He said he’s hoping there are synergies to be shared among the various brands within the Accor family, including SBE. “Let’s say we find something in San Francisco or Singapore, and our own F&B brands don’t fit there, or we don’t have the resources to develop our F&B brands in that long-haul destination. We can give Sam [Nazarian, the CEO of SBE] a call and see if he has a brand which fits our philosophy.”
The Future of Hotel Dining
Like Nazarian, Hoffman sees the power of branded concepts in hotel dining, but he said it’s important to make sure that those restaurants and bars still at least feel like a neighborhood establishment that’s “very cozy and personal feeling.”
Essentially, anything that “avoids having those technocratic, stupid, cookie-cutter scaled gastronomic brands” is what hotels should seek out, he said.
Focusing on Labor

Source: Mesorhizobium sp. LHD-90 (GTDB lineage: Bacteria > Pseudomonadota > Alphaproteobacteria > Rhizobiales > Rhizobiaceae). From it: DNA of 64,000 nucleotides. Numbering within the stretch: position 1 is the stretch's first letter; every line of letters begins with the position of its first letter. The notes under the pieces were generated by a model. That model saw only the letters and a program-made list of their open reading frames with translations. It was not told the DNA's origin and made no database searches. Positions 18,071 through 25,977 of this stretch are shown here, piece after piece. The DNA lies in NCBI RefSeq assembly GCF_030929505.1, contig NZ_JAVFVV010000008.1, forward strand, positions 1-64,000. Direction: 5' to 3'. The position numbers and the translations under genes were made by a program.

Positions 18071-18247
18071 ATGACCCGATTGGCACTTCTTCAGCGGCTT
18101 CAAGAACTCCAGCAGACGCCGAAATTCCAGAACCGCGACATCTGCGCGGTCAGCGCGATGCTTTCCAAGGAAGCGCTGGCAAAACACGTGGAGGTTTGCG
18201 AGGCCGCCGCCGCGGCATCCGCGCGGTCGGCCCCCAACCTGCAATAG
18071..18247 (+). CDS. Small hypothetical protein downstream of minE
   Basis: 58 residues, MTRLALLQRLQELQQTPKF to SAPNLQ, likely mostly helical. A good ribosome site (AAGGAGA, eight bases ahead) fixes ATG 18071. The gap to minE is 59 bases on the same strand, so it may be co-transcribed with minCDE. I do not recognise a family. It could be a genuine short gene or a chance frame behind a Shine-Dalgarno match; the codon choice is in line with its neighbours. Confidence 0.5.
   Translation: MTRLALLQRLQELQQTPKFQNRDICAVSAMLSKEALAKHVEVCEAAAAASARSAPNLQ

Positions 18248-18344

And if there’s one thing he thinks hoteliers should be paying more attention to than they currently are, it’s the people who make their businesses possible.
“We forgot about it, especially myself,” Hoffman admitted. “We never had a strategy behind how we can make sure that our staff stays with us, and becomes happy, and becomes also loyal to us. We had a high fluctuation in the past, and we just grew. We just thought, ‘OK, somebody comes to us working, they must be happy and they must like and then we were hoping that everything would work out, but the larger the organization go, the more difficult it was to keep the balance and to keep that vibe and culture.”
To fix that, Hoffman said the company expanded its human resources department and is actively trying to empower and incentivize employees, as well as increase their pay, recognize their efforts, listen to them, and show the company’s appreciation for their work.
“It’s very important that we give feedback to them, that everybody within the hotel understands what the growth is about, what Accor is about. You have to discipline yourself about it, and the larger the organization gets, the more decentralized that system has to be so the culture can go all the way though.”